When I worked in the news, I had the pleasure of becoming friends with my co-worker, who I affectionately call Deb Deb. We live in two different states now, but when we get together we stay up until all hours (seriously didn't stop talking until 4:30 AM!) reconnecting.
It had been a couple of years since last we were able to see each other. When she arrived not only was I thrilled to see her, but I was also thrilled she brought me gifts!!! (She would hate that I used 3 exclamation points.)
One of the gifts she brought me was a sugar scrub that she made. I had seen sugar scrubs on Pinterest before but always had my doubts. If it wasn't bar coded and from a store how could it work?
The next morning I tried it out in my shower. I have used it every morning since. I am hooked. I am now a believer in home made sugar scrubs. It leaves my feet super soft and it feels so luxurious to use. Frankly, its a morning treat. The sugar feels great being rubbed on and the rose petals look beautiful on my skin and make me feel special. Not a bad way to start the morning.
In news girl fashion, I decided to interview Deb Deb about how she made made it, so I could share it with all of you. I have to say that interviewing her on sugar scrubs is very different then the stories we used to have to write about on grim world events.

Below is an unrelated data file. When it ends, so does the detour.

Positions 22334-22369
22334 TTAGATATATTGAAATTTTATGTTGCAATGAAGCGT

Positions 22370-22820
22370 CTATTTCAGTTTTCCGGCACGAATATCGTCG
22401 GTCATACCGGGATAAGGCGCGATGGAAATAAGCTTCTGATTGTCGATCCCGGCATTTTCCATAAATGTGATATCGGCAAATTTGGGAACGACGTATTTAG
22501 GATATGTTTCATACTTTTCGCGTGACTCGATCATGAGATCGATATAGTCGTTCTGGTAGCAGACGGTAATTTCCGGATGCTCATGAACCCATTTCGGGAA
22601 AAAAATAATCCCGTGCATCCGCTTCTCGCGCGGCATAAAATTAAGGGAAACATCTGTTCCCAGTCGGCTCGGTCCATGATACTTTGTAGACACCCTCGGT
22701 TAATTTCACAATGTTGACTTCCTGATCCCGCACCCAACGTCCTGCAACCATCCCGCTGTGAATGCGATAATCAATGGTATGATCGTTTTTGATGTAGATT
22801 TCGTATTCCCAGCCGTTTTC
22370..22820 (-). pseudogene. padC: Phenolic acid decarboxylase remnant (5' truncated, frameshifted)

Why do you make sugar scrubs? Why not just buy them? I’d seen some recipes for sugar scrubs and was intrigued. For one, the recipe seemed so simple, and I had all the ingredients! Making your own is a creative outlet when you don’t have a lot of time but want to pamper yourself or make a thoughtful gift for a friend. What positives do sugar scrubs offer? Sugar scrubs are meant to both exfoliate and moisturize your skin. Plus, you add a luscious scent of your own – personalize and play with the scrub. I want to try using mint next time – why not try an herb? Add maybe add some lemon scent and call it lemon verbena? Use your imagination. How many different types do you make? I’ve made lavender and a mixture of rose and lavender. One was using almond oil, the other olive oil. I’ll be trying coconut oil soon, as well, which is another option. Really, my choice was guided by the fact I had both dried lavender from my garden and roses I’d dried and saved. That they’re two of my favorite scents was also an incentive to get started. Let's talk about this scrub, the lavender and rose, where do you get the lavender and rose? I take roses right before they droop from the vase, hang them upside down and let them dry. When fully dry, which takes a few days, I put them in a vase. For texture, I scrunched up a couple heads finely so bits of rose petal are in the batch pictured. I’ve also done lavender, as seen in the picture, and this is a dried batch of lavender leaves I’d grown in my garden, harvested and dried. Then scrunch them up a bit as you add them to your recipe bowl. These retain their scent, unlike the roses, and add a nice texture to the mix. What type of sugar do you use? I’ve used regular, garden variety sugar and also organic sugar. Both work fine, though the latter is a light brown. Think about how the color can work with your flower or scent choice. How long does the process take? If you have everything ready, about 10 minutes! How long can one use the scrub? Most recommend that since water from the tub gets a bit into the scrub to use the up once opened to finish within a month’s time. Rose and/or lavender (or other) essential oil(s) Handful of lavender or rose petals scrunched up finely Small jars – mine came from Michael’s but you could even use small mason jars. Mix in ingredients in a bowl – a wooden spoon works great to stir. Then add your choice of essence. I bought mine from Whole Foods. There are different choices and I think it’s really important with lavender – since there are different scents, some a bit woody – to smell and get the right brand and exact fragrance you desire. Actually, you can really choose any oil scent you like and play with options, because it’s from the oil that you get the scrub’s scent, the lavender or roses just add texture. A note on fragrance…I’d read 10 drops of rose or lavender oil, but I found that wasn’t enough. Mine also has to be shaken out of the bottle, so more than a drop comes out at a time. So I put 20 shakes rose and added maybe 10 shakes lavender. Let your nose be your guide. Start conservatively and mix together, smell, determine if you want to add more. I found almond oil seemed to obscure the scent somewhat and like a mild olive oil better. One can also add a little more oil, if you like that feel better in your scrub. Can people order from you? (not a sponsored story!) For fun, I've listed some scrub on Etsy so yes, they can. My store on Etsy is called Semper Varietas. Deb Piroch is a freelance journalist with a creative bent to all her free time. She gardens, crochets, decoupages, paints and “scrubs” in Birmingham, AL.